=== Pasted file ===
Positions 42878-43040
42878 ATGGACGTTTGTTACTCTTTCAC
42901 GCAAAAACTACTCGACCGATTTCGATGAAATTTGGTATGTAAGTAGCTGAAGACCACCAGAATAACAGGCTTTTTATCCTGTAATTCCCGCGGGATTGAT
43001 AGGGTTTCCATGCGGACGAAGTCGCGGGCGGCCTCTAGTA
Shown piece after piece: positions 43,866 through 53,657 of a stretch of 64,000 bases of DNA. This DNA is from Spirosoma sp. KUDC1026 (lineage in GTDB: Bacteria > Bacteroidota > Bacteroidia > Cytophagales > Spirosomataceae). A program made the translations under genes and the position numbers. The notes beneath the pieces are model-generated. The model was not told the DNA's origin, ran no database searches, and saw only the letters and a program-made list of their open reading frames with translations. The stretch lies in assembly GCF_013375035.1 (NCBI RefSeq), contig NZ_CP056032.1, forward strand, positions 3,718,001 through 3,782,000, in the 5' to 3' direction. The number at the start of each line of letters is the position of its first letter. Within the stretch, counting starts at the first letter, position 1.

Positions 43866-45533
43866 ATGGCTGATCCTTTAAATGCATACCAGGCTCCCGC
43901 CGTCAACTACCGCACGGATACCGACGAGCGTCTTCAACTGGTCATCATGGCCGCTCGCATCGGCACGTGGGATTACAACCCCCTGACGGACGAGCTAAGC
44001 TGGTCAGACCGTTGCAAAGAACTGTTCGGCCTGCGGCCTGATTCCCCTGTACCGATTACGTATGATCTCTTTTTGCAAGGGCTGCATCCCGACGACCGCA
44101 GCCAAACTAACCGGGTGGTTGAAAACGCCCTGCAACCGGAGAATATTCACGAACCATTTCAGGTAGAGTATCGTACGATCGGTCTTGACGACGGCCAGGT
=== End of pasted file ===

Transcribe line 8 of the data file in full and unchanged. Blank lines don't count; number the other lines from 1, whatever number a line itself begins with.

43901 CGTCAACTACCGCACGGATACCGACGAGCGTCTTCAACTGGTCATCATGGCCGCTCGCATCGGCACGTGGGATTACAACCCCCTGACGGACGAGCTAAGC